Gayle Lemmon Wants to Show You That Entrepreneurs Are Everywhere|
Gayle Tzemach Lemmon, who spent a decade as a journalist with the ABC News Political Unit, published The Dressmaker of Khair Khana in hardcover early in 2011. The success of the book-and its instant place on every woman’s “Girl Talk” bookshelf-has led her publisher to release a second edition in paperback this week. Gayle’s experiences in the Middle East (our favorite acronyms on her resume: FT, NYT, and IHT) and her position as a Fellow at the Council on Foreign Relations have allowed her to create a tableau of Afghan life pre-9/11 that reframes the way that Americans think of that period in Afghanistan’s history.
The Levo League sat down with Gayle between sessions at this year’s The Daily Beast and Newsweek’s Women in the World Summit. Here’s an excerpt from our conversation:
The Dressmaker of Khair Khana deals with very complex issues-war, the political and civil rights of women, and economic hardship- in a way that has universal appeal. Who’d you have in mind as your intended audience?
My idea was that this should be a universal story. It could be anywhere-it just happens to be in Afghanistan. It’s about diversity, family, faith, and challenge. It’s also about changing the way that we look at women in an incredibly difficult environment. You don’t have to care about women or Afghanistan to love the story. It’s a family story, a war story-and war stories belong to women as much as they belong to men. We just never think of them that way.
Women who are making a difference are not a myth. There are women all over the world creating jobs, creating opportunities-this is something that isn’t an exception. Most women are not victims. There are so many all around the world-and they’re half the population.
You made a conscious decision not to bombard your audience with war imagery.
Part of the challenge with Afghanistan is that n one has ever explained to the American public very clearly why this war matters. People have made it
There are stories of incredible grace, resilience-the best of humanity alongside the worst. You have to give them a story just to show them the universality. You could have born in Kabul as easily as you could have been born in Kansas City. Young girls do great things every day, and no one pays attention-and I wanted to tell this story in a way so that if you are 17 or 77, you can relate.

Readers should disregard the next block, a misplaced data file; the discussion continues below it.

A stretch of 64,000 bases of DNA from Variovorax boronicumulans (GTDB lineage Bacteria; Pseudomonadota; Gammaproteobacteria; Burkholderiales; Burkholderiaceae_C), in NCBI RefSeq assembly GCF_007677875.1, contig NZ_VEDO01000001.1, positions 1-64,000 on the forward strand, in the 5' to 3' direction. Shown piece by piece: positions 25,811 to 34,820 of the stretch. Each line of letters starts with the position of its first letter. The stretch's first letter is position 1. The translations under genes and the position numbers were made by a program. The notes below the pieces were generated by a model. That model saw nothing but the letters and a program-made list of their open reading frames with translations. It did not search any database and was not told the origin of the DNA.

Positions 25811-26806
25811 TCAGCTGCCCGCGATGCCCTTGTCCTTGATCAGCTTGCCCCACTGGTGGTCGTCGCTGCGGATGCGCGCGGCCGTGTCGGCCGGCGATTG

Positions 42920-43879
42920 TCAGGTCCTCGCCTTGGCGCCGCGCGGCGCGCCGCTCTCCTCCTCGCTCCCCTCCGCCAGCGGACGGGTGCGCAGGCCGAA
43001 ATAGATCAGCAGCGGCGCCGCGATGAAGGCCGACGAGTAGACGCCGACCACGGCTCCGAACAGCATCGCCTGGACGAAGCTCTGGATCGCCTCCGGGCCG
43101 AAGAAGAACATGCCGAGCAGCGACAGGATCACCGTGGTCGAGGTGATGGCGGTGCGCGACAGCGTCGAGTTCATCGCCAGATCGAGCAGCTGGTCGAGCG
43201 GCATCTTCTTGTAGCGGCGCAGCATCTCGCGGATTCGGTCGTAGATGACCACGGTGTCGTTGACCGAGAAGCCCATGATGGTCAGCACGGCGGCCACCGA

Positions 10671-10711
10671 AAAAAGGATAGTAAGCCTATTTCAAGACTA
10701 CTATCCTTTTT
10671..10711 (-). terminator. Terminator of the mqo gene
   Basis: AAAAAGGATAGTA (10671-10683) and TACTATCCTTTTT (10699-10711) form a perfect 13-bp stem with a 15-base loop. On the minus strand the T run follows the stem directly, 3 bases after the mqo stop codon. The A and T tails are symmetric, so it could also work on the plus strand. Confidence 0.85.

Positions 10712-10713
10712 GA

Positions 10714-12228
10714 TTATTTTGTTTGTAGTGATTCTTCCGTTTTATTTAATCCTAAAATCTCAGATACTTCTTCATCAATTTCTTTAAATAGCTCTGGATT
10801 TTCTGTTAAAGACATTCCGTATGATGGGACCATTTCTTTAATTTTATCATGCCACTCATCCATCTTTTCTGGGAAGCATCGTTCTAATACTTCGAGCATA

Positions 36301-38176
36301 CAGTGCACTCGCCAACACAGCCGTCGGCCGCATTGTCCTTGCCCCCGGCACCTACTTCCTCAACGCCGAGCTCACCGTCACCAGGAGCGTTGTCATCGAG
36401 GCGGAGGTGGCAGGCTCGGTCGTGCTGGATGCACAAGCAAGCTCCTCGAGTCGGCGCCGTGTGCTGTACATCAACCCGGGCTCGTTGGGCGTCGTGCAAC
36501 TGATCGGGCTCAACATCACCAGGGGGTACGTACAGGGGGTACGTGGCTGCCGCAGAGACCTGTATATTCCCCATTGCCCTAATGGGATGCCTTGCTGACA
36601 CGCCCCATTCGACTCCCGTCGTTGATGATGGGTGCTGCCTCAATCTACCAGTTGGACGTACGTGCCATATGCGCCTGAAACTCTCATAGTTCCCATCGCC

Is that why you chose a dressmaker instead of a freedom fighter?
It all comes down to family. People survive-and their survival instincts is what brings about humanity amid adversity. There are so many women in Afghanistan who have been stripped of every right-but who are the sole surviving breadwinners, even when they couldn’t be out on their own streets. Despite these things, they were the ones responsible for making sure that those around them didn’t starve. These girls defy every victim image that we have.
Kamila, your main character, has a turning point in your narrative-she goes from raising extra cash for her family to defying death and the risks of life in Kabul to create a large-scale set of opportunities for her neighborhood.
We talked about this a lot. Kamila was always looking for a bigger way to participate in her society. It started with wanting to be a teacher-then taking care of her family, and then her neighborhood.
It’s almost impossible now to remember how isolated Afghanistan was. And Kamila had the opportunity to work with international organizations when almost no one did.
Hunger and ambition and drive are the same no matter where you go in the world. Young girls see a chance, and they go after it like no one else. It was very hard for Kamila-but she took those risks.
The character of Kamila shows so much diplomacy-is that a prerequisite for survival in wartime?
Kamila learned the diplomatic skills she uses with Talib operants during her time in Lycee Myriam, where she brokered the dresses she made. She learned how to interact with them, how to be tactful and barter with them.
One of the main messages of the book is ‘Do as much as you can for as many as you can.’ Doing great things isn’t easy. If it were easy to do great things, everyone would do them. You do things that are big, and that are challenging-anybody can do it. It doesn’t matter where you are in the world; anybody can make a difference. Creating jobs is creating jobs. It isn’t easy; but look at these girls-they stood up and they decided to do something. And in many ways they did it because they had to; but they also did it because they could.